Fundamentalism Revisited

Evangelicals would do well to remember fundamentalism as family history.

During the past decade or so I have occasionally played around with a rather perverse theological fantasy. I have thought of announcing the formation of yet another "neo" movement within evangelicalism—this one I would label "neo-fundamentalism." I hasten to repeat: It is a mere fantasy, and admittedly a perverse one. But there is nonetheless a germ of seriousness for me in the idea.

The thoughts that sparked the fantasy came shortly after current Notre Dame professor George Marsden published his much-acclaimed history of Fuller Seminary titled Reforming Fundamentalism. A person who was quite fond of Fuller told me he liked the Marsden book very much but found the title "embarrassing." This wasn't a word I would have thought to use, so I pressed him for clarification. He explained that he had rejected his fundamentalist upbringing and now looked to Fuller for "a more sophisticated evangelicalism." But to make a big thing about Fuller's connection to a fundamentalist past, he said—well, it was for him "embarrassing." Much better, as he viewed things, to reject fundamentalism altogether than to be associated with any effort to "reform" it.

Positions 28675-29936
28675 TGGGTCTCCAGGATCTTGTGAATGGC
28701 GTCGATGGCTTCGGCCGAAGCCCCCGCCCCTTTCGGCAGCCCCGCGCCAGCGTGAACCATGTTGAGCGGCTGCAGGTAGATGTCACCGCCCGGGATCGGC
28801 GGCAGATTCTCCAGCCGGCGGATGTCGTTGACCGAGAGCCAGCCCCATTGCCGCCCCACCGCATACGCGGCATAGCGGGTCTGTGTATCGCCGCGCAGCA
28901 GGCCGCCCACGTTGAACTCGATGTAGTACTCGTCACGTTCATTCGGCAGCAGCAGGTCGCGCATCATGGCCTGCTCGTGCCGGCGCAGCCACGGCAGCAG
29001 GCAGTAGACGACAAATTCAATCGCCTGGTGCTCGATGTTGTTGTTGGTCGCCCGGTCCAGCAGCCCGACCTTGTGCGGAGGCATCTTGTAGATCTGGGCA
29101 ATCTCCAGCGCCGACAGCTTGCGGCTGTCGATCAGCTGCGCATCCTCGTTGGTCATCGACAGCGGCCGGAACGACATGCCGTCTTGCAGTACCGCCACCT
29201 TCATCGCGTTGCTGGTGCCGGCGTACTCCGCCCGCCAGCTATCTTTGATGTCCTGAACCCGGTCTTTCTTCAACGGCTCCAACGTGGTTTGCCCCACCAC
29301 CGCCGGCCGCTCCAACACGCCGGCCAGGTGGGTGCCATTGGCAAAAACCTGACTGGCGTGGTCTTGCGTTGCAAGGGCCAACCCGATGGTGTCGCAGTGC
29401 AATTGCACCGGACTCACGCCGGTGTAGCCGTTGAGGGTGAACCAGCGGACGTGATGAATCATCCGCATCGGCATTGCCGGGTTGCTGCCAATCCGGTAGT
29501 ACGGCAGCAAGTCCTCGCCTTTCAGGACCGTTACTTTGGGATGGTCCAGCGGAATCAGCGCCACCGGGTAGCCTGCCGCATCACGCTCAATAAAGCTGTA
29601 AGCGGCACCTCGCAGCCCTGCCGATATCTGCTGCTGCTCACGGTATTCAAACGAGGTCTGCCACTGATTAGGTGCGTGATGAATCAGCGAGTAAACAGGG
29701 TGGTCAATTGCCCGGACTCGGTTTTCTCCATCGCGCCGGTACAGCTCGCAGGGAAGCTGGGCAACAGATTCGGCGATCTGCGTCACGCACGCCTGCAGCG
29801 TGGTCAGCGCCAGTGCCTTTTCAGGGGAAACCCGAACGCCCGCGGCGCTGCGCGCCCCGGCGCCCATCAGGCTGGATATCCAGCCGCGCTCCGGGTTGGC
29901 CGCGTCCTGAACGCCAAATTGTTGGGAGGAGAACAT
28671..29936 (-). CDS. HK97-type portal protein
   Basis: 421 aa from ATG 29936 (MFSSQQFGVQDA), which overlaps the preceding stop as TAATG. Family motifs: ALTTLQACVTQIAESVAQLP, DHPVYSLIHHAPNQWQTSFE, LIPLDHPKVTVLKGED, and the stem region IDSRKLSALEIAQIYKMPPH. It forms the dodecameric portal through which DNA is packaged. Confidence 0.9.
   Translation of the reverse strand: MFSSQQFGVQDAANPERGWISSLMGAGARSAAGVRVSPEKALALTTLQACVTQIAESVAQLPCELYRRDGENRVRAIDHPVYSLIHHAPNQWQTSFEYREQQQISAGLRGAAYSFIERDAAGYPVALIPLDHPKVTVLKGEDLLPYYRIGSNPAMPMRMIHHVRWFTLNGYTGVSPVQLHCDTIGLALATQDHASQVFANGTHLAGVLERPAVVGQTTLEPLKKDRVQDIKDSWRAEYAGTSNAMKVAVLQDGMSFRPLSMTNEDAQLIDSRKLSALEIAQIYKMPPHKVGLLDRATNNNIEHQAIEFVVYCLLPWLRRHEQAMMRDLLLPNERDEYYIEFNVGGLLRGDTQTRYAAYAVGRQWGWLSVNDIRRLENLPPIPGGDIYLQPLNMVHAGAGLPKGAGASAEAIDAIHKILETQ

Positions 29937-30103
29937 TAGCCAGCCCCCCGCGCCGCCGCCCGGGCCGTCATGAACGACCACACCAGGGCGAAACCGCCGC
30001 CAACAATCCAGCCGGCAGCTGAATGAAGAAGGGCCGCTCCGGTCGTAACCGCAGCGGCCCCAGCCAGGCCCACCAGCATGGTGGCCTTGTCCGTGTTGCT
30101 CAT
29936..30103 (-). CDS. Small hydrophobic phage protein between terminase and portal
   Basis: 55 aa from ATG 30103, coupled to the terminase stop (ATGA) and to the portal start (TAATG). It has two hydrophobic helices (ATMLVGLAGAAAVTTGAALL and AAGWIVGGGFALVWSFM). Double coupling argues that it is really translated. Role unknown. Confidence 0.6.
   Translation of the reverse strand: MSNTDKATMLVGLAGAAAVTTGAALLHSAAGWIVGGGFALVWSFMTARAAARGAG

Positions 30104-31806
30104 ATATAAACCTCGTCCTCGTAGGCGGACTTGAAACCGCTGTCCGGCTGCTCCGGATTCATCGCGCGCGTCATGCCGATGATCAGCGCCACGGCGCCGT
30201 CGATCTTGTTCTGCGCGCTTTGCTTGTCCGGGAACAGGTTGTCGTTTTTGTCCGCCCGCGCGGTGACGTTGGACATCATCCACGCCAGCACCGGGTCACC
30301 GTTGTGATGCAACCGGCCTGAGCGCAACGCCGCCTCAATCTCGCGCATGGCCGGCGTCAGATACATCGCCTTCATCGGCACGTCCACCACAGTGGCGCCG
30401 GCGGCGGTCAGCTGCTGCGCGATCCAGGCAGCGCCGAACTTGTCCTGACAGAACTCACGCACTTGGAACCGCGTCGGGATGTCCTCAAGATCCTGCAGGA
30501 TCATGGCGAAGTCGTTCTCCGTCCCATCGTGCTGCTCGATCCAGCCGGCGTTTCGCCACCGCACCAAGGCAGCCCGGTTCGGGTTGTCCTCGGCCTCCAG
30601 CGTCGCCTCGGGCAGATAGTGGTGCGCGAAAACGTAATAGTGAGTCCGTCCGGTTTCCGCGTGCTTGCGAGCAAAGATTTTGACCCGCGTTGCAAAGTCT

Prior to this conversation, I hadn't thought much about the Marsden title. But now I began to muse about what it means to "reform" something. It would be very strange, for example, to give the title "Reforming Roman Catholicism" to a book about the Protestant Reformation. When the sixteenth-century Reformers set out to change things, they broke completely with the Roman church. They were re-forming (re-making, re-establishing) the church as such-a church that, as they saw things, had gotten completely messed up in Catholic hands. When a group within a particular political party, on the other ...

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April
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